I’ll post pics and shout-outs from RT later this week; it was a lot of fun, but I’m still in the grind on book 3 and now working on copyedits for book 2, so necessarily limiting my blogging time ’til that’s done.
Anyway, Kinneth. I could have — and did, in an early short story that hasn’t been published — written whole additional tales about her, beyond the events of The Hundred Thousand Kingdoms. Yeine is in many ways her shadow, and I don’t just mean in the symbolic sense (i.e., Kinneth was white and Yeine is brown; Kinneth is Arameri, a servant of the Bright, and Yeine is from a “darkling” race and later, the Mistress of Twilight). Yeine is keenly aware throughout the story that she’s a lesser Kinneth, and that much of what she has to do to survive in Sky is a reaction to things her mother did. The easy thing to do would’ve been to write the story from Kinneth’s perspective, given that — but this is a story about legacies, at its heart, and so Yeine’s tale drew me more. We are all, as Nahadoth told Yeine, the sum of what our past has made us.
And Kinneth is very much a product of her parents’ issues. I don’t know much about her mother Ygreth, other than that like most Arameri spouses, she came from some high-ranking Amn family. Since most high-ranking Amn families are also Arameri offshoots, this means that Ygreth — like Yeine — was dragged back into the viper pit of her “family” in Sky, probably without knowing quite what was expected of her. I imagine Ygreth’s relationship with the younger Dekarta was a bit fraught at first; Dekarta was cruel and jaded even back then. Most likely he never intended to love her, and he was probably aware of the dangers of doing so (that is, that he might have to kill her as part of the succession). But love isn’t always a planned, controllable thing — and when the time came for Dekarta’s Ritual of Succession, his mother forced him to make a choice: his wife, or his equally beloved daughter. The whole point of the ritual, after all, is to prove that the heir has the cojones/ovarios to kill even their most beloved fellow Arameri. (Though it doesn’t work quite that way in the case of multiple heirs.) I haven’t written this story yet so none of this is solid in my mind, but I believe Ygreth would have told Dekarta her choice: to become the sacrifice in place of their daughter, and to conceal the truth from Kinneth so that she could grow up without knowing her father murdered her mother. Dekarta did these things to honor Ygreth’s wishes.
But Kinneth was a smart, observant girl, and killing his wife probably had a greater emotional impact on Dekarta than he intended; he didn’t do a very good job of concealing the truth. Kinneth figured it out. And unfortunately for Dekarta, Kinneth had inherited his temper. Everything that followed — Kinneth’s bargain with the Enefadeh, her courtship with Yeine’s father — pretty much constituted her roaring rampage of revenge.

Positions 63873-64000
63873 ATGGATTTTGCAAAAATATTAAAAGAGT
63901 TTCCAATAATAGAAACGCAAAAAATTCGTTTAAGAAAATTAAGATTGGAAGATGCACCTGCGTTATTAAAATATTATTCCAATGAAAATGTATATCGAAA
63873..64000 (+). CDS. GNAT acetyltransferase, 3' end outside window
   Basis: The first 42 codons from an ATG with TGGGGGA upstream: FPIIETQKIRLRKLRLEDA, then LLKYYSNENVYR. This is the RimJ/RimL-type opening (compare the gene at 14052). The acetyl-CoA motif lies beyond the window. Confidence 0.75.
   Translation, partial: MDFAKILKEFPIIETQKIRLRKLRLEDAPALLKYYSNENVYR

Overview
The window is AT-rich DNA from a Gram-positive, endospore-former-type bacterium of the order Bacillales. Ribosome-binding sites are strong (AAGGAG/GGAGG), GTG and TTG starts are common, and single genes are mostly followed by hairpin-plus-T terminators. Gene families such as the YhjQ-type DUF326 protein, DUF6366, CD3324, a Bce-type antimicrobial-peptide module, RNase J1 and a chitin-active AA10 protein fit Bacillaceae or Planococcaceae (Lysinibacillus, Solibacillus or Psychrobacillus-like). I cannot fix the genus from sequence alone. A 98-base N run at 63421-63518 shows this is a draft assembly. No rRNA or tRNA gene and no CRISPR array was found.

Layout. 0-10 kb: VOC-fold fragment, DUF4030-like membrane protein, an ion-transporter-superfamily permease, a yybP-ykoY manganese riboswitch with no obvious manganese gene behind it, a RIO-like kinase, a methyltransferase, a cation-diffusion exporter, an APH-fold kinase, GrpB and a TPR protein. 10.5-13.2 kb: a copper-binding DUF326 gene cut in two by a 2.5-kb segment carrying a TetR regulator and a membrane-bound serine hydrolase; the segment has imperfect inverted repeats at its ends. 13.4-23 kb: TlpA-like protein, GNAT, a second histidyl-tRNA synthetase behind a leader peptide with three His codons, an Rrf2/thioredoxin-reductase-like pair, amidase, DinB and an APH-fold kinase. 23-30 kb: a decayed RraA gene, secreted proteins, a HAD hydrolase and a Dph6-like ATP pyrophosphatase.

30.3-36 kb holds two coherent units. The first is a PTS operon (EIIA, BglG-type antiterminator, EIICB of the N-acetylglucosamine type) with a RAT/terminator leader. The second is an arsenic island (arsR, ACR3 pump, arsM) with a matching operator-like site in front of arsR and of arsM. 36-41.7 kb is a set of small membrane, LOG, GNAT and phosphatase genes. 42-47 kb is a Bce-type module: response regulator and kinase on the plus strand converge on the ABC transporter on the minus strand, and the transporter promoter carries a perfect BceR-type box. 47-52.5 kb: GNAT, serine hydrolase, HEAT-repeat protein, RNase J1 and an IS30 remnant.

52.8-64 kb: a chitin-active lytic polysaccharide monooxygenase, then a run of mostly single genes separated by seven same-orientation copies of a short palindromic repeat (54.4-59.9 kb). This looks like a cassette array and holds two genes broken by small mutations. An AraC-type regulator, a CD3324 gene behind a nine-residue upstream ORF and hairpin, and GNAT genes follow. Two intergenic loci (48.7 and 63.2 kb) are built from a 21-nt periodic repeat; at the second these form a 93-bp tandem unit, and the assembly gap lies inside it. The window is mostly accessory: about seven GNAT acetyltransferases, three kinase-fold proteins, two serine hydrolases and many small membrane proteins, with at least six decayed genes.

What I’m intrigued by, however, are the moments when Kinneth wavered from her course of vengeance. Dekarta raised her to be devout in her worship of Itempas, and her vow of vengeance actually reflects this; the Itempan faith puts a lot of weight on justice and balance. It’s very much an eye for an eye kind of religion. But she turned away from her faith because that was, ironically, the only way she could counter Dekarta’s power. Also, she genuinely loved Yeine’s father, though she’d initially meant to simply use him — in this, too, she turned out to be like Dekarta. She tried to kill Yeine at birth, knowing that Yeine was to be the instrument through which the Enefadeh might free themselves and touch off another Gods’ War. Yeine speculates that Kinneth decided to let her live only because Yeine had a soul of her own, and therefore should make the choice (to become the gods’ weapon, or not) herself; this is true. In addition to this, Kinneth originally meant to tell Yeine the truth about her other soul someday — but I think that over the years, Kinneth soured on revenge, or at least the idea of using her daughter as a weapon. I think that gradually Kinneth became more a reflection of her mother (protective, sacrificing) than her father (willing to kill even loved ones to achieve a goal), and she chose to keep the truth from Yeine because she just wanted Yeine to be happy.
I can’t say whether Kinneth would be pleased with the way things turned out. Sure, Yeine’s happy, but she isn’t quite Kinneth’s daughter anymore. Like most successful revenge scenarios, Yeine’s ascension represents a bittersweet victory for Kinneth. But I suspect that, once Yeine became the goddess of life and death, she probably traveled to the heavens and the hells to visit her mother’s soul and have a chat about all this. Unfortunately, that’s a story that may never be told.